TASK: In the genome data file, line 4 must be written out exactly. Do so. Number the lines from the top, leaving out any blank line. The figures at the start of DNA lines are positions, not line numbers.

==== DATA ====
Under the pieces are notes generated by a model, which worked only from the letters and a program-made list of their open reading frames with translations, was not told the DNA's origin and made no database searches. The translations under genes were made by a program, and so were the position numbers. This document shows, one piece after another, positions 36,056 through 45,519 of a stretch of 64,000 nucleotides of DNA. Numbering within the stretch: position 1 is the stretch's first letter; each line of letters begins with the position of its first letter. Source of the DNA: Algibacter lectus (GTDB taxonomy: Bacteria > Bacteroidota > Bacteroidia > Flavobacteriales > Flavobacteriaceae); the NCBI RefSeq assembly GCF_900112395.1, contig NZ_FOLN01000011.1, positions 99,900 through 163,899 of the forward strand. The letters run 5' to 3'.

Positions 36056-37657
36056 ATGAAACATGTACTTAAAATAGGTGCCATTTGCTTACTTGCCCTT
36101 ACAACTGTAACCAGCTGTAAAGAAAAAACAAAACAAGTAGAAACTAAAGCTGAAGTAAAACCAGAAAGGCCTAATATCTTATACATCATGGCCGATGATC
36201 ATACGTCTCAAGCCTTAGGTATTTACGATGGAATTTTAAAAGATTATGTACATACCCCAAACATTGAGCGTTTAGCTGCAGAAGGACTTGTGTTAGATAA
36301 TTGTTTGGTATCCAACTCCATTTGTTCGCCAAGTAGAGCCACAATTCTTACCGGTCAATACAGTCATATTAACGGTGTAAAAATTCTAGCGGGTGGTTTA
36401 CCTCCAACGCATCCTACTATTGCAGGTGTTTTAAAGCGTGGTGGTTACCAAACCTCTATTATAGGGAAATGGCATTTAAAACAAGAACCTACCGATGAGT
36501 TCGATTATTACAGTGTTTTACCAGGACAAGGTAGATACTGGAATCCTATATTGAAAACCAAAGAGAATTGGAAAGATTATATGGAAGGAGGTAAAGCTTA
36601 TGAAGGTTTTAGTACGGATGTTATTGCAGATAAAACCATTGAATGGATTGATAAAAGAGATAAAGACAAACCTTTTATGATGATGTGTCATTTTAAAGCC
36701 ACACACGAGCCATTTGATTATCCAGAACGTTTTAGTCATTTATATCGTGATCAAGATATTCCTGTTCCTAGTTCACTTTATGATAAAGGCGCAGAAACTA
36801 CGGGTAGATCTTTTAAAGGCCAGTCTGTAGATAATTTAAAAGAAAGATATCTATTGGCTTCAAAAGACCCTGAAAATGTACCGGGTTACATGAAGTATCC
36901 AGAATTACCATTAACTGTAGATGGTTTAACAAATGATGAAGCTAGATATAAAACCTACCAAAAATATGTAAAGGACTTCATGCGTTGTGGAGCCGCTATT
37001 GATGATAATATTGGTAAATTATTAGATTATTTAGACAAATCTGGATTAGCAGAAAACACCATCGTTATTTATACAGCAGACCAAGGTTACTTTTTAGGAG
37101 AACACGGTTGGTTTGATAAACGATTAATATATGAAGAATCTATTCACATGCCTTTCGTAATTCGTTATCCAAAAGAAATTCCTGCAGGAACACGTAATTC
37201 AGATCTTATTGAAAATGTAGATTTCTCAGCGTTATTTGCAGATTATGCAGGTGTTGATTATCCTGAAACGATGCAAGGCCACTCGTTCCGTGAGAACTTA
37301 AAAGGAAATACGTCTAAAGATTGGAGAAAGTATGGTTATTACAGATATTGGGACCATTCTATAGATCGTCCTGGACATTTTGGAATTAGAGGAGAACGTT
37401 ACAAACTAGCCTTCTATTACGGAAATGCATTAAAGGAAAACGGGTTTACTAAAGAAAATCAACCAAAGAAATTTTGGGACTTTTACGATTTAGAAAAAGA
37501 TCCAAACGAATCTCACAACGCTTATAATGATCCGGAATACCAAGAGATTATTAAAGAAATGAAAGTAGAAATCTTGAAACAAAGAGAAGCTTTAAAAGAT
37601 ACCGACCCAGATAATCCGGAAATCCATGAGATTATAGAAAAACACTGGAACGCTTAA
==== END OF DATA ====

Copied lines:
36101 ACAACTGTAACCAGCTGTAAAGAAAAAACAAAACAAGTAGAAACTAAAGCTGAAGTAAAACCAGAAAGGCCTAATATCTTATACATCATGGCCGATGATC